One thing I do is choose a few relevant words for the site and then look at the roots of those words in other languages. Japanese translation can give some memorable syllables (transliterated) as well as Hebrew and various African languages. Latin and Greek are always good, too.
Completely made up words can be tricky - espeically because they may have unfortunate meanings in languages you are not aware of (the "no-va" automobile brand fiasco in Latin America comes to mind.)
There's a process I usually engage, back and forth between available domain name utilities and "words". That process can build momentum as you engage it. I know I can't do it all in my mind - I just start to loose it!
Thesaurus + rhyming dictionary can be helpful as well...
I'll second Tedster on the nonsense words. Without offline branding and alot of it...I think they're usually difficult to remember.
And questions about the origin of your domain name are inevitable, especially by people who had difficulty remembering it previously.
|Thesaurus + rhyming dictionary |
Wonder if that's where lexisnexis came from.
I just looked this up and it turns out this is an urban legend, as well as the "bite the wax tadpole" story about Coca-Cola in China. And the moral of the story is "do your research first."
Interesting observation. May be worthwhile noting that the correct spelling for nexis is actually nexus?
You may have some room to play with spellings too. I would still SEO for nexus in their place.
I try to think of the way I want to be perceived. Words like easy and rapid communicate convenience. Words like century or solid might suggest longevity and by extension trustworthiness.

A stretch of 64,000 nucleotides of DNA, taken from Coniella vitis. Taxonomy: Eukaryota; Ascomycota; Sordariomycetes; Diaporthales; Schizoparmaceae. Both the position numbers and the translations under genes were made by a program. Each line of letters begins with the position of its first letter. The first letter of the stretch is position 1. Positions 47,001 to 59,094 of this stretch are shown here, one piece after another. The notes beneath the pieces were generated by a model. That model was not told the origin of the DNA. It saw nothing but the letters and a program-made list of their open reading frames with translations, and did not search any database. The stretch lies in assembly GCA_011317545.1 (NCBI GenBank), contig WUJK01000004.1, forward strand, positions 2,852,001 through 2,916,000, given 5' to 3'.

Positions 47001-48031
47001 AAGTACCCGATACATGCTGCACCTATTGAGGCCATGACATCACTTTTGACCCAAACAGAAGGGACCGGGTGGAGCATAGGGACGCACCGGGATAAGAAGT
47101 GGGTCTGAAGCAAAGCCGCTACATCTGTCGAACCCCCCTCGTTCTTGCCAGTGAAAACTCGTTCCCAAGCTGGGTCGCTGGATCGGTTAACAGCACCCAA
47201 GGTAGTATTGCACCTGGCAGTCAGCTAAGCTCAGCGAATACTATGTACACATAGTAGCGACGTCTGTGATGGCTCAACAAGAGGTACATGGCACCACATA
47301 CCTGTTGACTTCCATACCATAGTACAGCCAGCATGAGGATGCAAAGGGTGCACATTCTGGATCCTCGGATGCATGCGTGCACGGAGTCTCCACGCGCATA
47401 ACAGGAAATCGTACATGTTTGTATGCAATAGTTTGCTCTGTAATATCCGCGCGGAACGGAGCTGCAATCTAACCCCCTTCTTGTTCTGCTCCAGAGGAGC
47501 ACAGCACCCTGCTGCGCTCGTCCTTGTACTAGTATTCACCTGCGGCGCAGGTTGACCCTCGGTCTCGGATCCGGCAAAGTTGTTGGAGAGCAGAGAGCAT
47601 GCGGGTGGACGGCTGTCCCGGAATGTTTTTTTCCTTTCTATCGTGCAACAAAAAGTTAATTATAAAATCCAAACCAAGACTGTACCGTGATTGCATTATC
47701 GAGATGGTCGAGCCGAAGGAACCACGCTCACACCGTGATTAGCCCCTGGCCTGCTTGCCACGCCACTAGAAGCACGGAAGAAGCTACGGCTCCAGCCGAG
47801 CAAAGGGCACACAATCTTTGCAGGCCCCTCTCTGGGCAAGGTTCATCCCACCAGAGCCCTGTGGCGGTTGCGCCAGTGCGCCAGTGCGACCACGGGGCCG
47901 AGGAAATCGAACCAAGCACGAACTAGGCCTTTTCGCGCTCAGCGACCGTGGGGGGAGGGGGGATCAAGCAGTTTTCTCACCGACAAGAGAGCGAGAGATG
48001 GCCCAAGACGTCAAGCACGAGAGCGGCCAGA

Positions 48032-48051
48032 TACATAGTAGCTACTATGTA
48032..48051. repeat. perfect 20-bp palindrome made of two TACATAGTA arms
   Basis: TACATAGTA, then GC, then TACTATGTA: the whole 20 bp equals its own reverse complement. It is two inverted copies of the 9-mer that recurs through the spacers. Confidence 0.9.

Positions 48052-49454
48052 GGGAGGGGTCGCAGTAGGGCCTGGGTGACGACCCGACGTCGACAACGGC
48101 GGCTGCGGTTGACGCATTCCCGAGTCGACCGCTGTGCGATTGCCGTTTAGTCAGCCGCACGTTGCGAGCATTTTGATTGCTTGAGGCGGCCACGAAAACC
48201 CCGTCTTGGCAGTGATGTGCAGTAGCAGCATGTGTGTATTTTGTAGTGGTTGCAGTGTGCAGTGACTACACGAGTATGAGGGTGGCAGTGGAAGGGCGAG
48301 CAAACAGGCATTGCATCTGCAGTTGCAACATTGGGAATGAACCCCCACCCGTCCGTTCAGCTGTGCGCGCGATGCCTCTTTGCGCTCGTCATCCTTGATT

So you might want to think about the kind of feeling you would like to inspire in your site visitor (Gee, that site offers great values), and pick some words that inspire those feelings.
Another way to brand it is by using words that describes your demographic audience (or how they perceive themselves), such as smartkids, sassygal, etc.
It's a very difficult thing you're doing and, frankly, I wouldn't obsess over it. Very few companies have good brand names and it's not the make or break. We have the carphonewarehouse over here. It's a very dated name now but a very successful company because the brand is much stronger than the name.
I did all the dictionary stuff but ultimately it didn't help. You need to keep coming back to the important issue - what is the brand about?
Beyond that avoid anything generic otherwise, in the case of a domain name dispute, you won't have much of a case.
I find a Thesaurus is a great tool in exploring possible domain names. I also like to use a mix of common and not-so-common words... like job#*$!xxxx where xxxxxx is a not so common word but meaningful...
I find that going to rhymezone.com helps.
You need to be careful about having a generic brand. A competitor/impostor/parasite can -- no, will, it's inevitable -- slightly tweak your name (say, as cellphonewarehouse). He'll steal your business, the goodwill you've built up through years of advertising and your carefully nurtured reputation, by confusing the public into thinking he's you. And you'll be powerless to stop him, with no legal recourse whatsoever.
Ref Mil-Mar Shoe v. Shonac, 75 F. 3d 1153 (7th Cir. 1996): 'Warehouse Shoes' held to be generic for a place where shoes are sold
more imporatnt than being just catchy, your domain name needs to be memorable. someone needs to hear or see it once and be able to type it into their computer days or weeks later. stay away from arcane or abstract ideas, keep it simple!
What might be some good suggestions for a detective software site? Should it not necessarily contain the keyword word 'detective'?
when I picked the domain name I could not find a name that had anything to do with the topic of the site.
So I found the shortest word that several people wrote exactly the same way when I asked them to write it down. I tried it over the phone and just directly.